$58 Million Trove of Looted Antiquities Uncovered in Raid

It's the biggest recovery in history.

A Carabinieri officer holding one of the recovered antiquities. Via: Wanted in Rome
A Carabinieri officer holding one of the recovered antiquities. Via: Wanted in Rome

A joint investigation involving Swiss and Italian police has uncovered a massive Swiss-Italian antiquities smuggling ring. Police seized 5,361 vases, bronze statues, and frescoes worth an estimated €50 million ($58 million) during a raid on a number of Swiss warehouses, the Guardian reports.

Unveiling the spoils of the investigation, the head of the Italian military police, Carabinieri General Mariano Mossa said, “This is by a long shot the biggest recovery in history in terms of the quantity and quality of the archaeological treasures.” The artworks date from the 8th century BC to the 3rd century BC and were displayed for journalists at the Terme di Diocleziano National Roman Museum.

The treasures were found during an investigation into the dealings of the Sicilian art dealer Gianfranco Becchina and his Swiss wife Ursula Juraschek. The pair are allegedly part of a smuggling ring that sourced antiquities from illegal excavations in southern Italy, sent them for restoration in Switzerland, and sold them around the world with forged provenance documents.

The arrest could have far-reaching implications for museums. According to Trafficking Culture, Becchina reportedly sold works to a number of illustrious institutions including the Ashmolean, the Louvre, the Boston Museum of Fine Arts, the Metropolitan Museum, the Princeton University Art Museum, the Toledo Museum of Art, and the J. Paul Getty Museum. In 2005, the Getty was forced to return three valuable looted artifacts in light of revelations about one of Becchina’s associates.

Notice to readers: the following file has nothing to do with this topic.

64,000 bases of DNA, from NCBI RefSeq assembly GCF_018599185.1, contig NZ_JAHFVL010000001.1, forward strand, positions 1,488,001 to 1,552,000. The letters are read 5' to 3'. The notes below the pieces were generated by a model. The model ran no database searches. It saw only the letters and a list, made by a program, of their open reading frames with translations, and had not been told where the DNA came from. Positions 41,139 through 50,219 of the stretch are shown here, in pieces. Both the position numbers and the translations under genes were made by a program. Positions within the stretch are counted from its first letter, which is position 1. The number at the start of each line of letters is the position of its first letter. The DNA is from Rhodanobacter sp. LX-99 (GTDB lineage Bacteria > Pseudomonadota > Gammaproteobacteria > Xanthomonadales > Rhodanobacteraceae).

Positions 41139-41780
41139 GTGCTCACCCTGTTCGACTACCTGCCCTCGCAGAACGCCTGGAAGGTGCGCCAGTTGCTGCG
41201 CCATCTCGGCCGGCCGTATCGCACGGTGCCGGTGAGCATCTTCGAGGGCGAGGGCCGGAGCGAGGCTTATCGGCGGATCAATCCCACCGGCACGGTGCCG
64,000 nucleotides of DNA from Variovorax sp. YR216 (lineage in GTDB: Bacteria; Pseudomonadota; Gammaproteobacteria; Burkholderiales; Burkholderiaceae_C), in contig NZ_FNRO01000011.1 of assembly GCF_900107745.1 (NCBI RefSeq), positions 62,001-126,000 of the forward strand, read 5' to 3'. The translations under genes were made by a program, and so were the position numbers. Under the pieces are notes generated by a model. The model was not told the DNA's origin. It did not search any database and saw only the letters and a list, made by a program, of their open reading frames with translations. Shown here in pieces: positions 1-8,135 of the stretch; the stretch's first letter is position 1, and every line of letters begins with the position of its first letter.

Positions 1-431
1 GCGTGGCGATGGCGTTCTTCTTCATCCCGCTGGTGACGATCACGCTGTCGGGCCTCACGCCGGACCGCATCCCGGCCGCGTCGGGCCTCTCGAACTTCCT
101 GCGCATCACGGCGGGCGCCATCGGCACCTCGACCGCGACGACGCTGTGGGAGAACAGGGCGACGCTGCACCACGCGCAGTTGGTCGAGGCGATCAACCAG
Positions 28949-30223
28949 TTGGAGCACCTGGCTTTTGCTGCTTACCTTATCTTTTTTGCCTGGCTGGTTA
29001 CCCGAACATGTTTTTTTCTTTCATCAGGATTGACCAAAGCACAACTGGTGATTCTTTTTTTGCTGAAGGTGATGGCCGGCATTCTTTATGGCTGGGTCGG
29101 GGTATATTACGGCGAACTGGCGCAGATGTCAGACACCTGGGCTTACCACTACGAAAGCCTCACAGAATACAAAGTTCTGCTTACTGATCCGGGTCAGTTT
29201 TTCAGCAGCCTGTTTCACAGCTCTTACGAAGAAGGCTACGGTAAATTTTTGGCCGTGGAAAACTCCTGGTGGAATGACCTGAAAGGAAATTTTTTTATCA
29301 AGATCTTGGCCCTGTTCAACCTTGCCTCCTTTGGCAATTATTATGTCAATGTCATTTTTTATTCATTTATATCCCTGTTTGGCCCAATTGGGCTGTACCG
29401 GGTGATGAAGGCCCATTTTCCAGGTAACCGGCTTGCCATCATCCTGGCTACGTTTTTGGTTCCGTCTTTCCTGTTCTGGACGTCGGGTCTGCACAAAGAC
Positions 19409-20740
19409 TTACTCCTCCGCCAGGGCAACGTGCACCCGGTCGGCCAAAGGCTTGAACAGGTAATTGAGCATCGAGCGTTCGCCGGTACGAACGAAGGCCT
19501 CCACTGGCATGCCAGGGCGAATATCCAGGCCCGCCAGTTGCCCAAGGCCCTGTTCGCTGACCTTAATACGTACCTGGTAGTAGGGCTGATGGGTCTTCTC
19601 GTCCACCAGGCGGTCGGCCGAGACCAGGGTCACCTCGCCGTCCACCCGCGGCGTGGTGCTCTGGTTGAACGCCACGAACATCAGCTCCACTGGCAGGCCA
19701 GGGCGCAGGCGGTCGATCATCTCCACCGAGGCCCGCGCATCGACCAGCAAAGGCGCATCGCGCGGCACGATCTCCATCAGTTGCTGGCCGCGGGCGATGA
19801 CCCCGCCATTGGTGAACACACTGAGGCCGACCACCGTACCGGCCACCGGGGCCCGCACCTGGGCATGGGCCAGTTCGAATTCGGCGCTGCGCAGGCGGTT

Gianfranco Becchina has allegedly been smuggling antiques for over 20 years Photo: Chasing Aphrodite

Gianfranco Becchina has allegedly been smuggling antiquities for over 20 years
Photo: Chasing Aphrodite

Becchina has been suspected of smuggling since 1994 when Italian police discovered a photograph of a Paestan red-figure krater by Asteas in the wreckage of a car belonging to the convicted antiquities smuggler Pasquale Camera. The Getty Museum had bought the krater from Becchina, alerting investigators that he may too be involved in illegal antiquities sales.

In 2002, Swiss and Italian police seized 140 binders containing over 13,000 documents including shipping records, invoices, and thousands of polaroid photos during a raid on Becchina’s Basel warehouse and gallery, Palladion Antique Kunst, Chasing Aphrodite reported. In 2011, he was convicted of being an important middleman in the illegal antiquities trade. He appealed the conviction, but the seizure of his archives was upheld.

According to police the charges against Becchina expired, allowing him to remain a free man. However, in the latest raids, police have secured even more documents including photos and receipts that could finally land Becchina behind bars.


For more artnet News coverage of art scandals, see The 10 Biggest International Art Scandals of 2014 and Art Market Fueling Rampant Chinese Corruption.

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